More Aussies intend to buy a home

A boost in home-buying spending intentions and increased spending on transport post lockdown are behind an increase in the CommBank Household Spending Intentions (HSI) index.

The Index rose 1.8 per cent to 107.3 in February, with home-buying spending intentions climbing 29.6 per cent in February, while transport spending intentions rose 11 per cent.

While home-buying spending intentions rose last month, it was still down 4.4 per cent on February 2021, when home-buying was at its peak.

On the back of the renovation boom, there was a 4.1 per cent pick-up in household services spending during February, as well as the use of services such as childcare and personal care. 

Transport spending intentions rose 11 per cent in the month thanks to higher fuel costs with spending on taxis, parking lots, car washes, freight and trucking services also higher.

Travel spending was 6.9 per cent lower than in January as people returned from holidays, but was 40.5 per cent higher than February last year.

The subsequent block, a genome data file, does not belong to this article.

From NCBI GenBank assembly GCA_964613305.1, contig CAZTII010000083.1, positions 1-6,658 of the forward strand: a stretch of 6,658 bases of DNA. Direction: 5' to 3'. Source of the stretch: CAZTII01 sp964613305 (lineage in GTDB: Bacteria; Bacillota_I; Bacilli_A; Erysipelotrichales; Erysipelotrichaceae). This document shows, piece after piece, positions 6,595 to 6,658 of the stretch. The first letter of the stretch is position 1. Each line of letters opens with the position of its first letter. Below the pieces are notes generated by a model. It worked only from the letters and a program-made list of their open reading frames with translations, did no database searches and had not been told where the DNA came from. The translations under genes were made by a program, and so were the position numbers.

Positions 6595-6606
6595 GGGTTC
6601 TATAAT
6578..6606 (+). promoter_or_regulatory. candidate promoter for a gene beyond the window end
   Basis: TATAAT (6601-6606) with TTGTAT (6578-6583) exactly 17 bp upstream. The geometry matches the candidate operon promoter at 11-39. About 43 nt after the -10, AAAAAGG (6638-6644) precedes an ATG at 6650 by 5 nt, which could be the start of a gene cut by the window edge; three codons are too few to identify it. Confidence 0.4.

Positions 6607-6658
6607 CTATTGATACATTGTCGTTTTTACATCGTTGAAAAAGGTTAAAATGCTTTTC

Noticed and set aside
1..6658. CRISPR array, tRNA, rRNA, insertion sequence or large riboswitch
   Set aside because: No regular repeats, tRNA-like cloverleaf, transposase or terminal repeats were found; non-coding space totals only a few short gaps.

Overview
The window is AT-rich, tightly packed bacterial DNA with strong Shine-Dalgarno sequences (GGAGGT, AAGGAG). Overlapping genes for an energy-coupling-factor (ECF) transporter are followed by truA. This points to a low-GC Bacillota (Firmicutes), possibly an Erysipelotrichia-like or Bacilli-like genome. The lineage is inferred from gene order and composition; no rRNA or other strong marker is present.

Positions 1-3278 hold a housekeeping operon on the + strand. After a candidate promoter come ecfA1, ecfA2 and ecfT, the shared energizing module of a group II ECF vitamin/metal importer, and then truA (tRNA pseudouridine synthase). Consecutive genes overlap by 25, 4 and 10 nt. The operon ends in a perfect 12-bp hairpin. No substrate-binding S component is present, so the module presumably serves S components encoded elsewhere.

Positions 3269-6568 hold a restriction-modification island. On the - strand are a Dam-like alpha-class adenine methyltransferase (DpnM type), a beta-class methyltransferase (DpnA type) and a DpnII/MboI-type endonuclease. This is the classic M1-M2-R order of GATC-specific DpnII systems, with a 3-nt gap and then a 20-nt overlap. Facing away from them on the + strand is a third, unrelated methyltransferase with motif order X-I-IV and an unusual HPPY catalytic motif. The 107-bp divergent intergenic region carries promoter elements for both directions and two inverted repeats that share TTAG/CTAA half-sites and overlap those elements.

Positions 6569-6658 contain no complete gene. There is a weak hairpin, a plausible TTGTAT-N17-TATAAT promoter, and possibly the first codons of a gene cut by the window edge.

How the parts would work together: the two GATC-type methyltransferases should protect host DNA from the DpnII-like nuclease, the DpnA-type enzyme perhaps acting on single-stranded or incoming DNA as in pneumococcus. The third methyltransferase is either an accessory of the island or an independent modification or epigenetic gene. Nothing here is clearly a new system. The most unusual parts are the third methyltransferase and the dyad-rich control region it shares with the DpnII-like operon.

CBA Chief Economist Stephen Halmarick said the rise in the CommBank HSI Index in February showed Australians were back on the move following the end of Covid restrictions.

“Following the usual seasonal softness in January and effects of the Omicron variant, it was good to see spending intentions bounce higher in February,” Mr Halmarick said.

“Increased spending intentions in home buying, transport and household services supports our view that as Australians get back out-and-about the economic outlook for 2022 is for a year of solid growth.”

While the Ukraine-Russia conflict had gathered a lot of headlines recently, Mr Halmarick said it wouldn’t impact the economy in the short-term.

“Although we don’t expect significant impacts for the Australian economy from the Ukraine situation, we see three main implications: market sentiment and a ‘flight to quality’; higher energy prices and inflation; and reduced global growth,” he said.

“Given surging inflation as well as strong employment and wages growth data, we maintain our view that the Reserve Bank of Australia will need to raise interest rates earlier than many expect, with an initial increase to 0.25 per cent in June this year, rising to a peak of 1.25 per cent in early 2023.”

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Rowan Crosby

Rowan Crosby is a freelance journalist specialising in finance and real estate.